• Intern in IB - Cov
Aug 8, 2022 - 3:29am

Anyone have thoughts on PE analyst programs at bain cap, kkr, bx, ares, vista

  • Intern in IB - Cov
Aug 8, 2022 - 7:47am

Bump also wondering if the above opinions apply for any of these MF analyst programs

  • Intern in IB - Cov
Aug 8, 2022 - 11:25pm

The reason PE analyst programs are tough as stated above is not only because they are new, but oftentimes you are the only analyst or one of a very small number of analysts on your team so they don't care as much about analyst training than if there were 40+ like at a large bank. Also, the reason it is harder than IB analyst programs is because there are so few analysts that the responsibility and pressure is higher for you to perform and make less mistakes than an IB analyst. For example, KKR groups literally have 1-2 analysts per team - I'm sure you can image the responsibility/pressure and more lack of structured training if you're the only analyst in a specific group. Also with less fellow analysts means less people your age/going through what you are for help or just to shoot the shit. Will be tons of married people/older people who won't want to hang out with you as much (or at all) compared to a large analyst class.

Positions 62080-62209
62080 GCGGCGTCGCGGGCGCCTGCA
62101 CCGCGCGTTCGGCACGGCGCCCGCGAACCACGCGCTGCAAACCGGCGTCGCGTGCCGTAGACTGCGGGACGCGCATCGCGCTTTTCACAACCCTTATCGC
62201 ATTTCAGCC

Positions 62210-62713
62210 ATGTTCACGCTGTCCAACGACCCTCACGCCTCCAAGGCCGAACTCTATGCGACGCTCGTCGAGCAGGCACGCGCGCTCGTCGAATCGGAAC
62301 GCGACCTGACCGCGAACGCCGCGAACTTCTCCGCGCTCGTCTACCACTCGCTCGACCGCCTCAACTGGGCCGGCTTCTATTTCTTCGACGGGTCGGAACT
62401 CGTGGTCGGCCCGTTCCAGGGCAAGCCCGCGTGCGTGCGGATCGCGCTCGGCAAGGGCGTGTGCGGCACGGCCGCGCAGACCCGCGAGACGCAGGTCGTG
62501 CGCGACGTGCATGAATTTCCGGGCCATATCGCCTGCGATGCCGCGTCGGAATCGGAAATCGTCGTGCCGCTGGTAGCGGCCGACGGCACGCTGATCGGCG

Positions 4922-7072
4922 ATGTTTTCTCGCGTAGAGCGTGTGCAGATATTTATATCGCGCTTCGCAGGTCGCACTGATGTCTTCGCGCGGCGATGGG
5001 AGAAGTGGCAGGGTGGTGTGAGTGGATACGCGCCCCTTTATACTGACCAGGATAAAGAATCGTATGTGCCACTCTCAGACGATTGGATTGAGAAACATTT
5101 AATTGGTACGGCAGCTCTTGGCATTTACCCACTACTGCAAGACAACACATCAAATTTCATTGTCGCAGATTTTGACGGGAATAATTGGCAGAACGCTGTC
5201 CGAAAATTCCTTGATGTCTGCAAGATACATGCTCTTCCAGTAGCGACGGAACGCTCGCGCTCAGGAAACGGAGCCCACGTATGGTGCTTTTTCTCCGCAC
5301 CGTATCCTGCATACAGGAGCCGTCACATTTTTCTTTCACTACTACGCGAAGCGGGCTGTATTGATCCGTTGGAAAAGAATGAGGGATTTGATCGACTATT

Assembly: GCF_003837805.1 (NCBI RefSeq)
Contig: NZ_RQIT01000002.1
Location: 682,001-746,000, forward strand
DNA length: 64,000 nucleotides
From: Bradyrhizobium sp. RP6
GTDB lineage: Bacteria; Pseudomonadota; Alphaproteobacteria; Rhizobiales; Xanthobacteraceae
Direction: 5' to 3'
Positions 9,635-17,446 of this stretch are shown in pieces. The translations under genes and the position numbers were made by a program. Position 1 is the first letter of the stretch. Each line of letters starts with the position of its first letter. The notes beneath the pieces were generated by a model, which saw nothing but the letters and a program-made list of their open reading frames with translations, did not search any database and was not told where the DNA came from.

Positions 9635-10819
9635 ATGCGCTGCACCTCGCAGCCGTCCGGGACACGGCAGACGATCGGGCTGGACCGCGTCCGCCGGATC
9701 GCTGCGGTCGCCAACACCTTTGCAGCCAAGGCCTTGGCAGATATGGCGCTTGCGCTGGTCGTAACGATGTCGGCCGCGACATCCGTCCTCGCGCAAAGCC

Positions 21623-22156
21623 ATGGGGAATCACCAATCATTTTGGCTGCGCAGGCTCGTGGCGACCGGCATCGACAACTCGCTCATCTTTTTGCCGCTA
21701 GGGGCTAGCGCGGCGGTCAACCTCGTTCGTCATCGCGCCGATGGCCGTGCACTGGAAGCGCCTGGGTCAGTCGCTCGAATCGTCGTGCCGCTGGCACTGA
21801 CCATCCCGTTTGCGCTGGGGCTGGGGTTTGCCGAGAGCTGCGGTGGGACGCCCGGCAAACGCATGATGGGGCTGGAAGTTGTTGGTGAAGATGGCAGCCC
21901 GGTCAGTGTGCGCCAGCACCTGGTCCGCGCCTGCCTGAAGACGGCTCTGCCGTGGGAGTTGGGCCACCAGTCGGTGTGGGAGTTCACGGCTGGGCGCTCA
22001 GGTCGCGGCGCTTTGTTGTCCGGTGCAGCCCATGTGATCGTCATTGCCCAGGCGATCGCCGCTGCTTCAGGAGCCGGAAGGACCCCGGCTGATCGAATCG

Think of it like skipping a couple grades in school. 

Most Helpful
  • Associate 1 in PE - LBOs
Aug 9, 2022 - 11:55am

Interned at a BB and then joined a MF analyst program after school (BX/KKR/WP). I have no regrets doing it, but recognized the tradeoffs entering the program. Sharing a few thoughts below, based on my experience: 

Cons 

  • Less reps than banking: training is less standardized, reps and experience are highly dependent on team and getting staffed on the right deals early on. Have to be very proactive about pursuing your own learning and development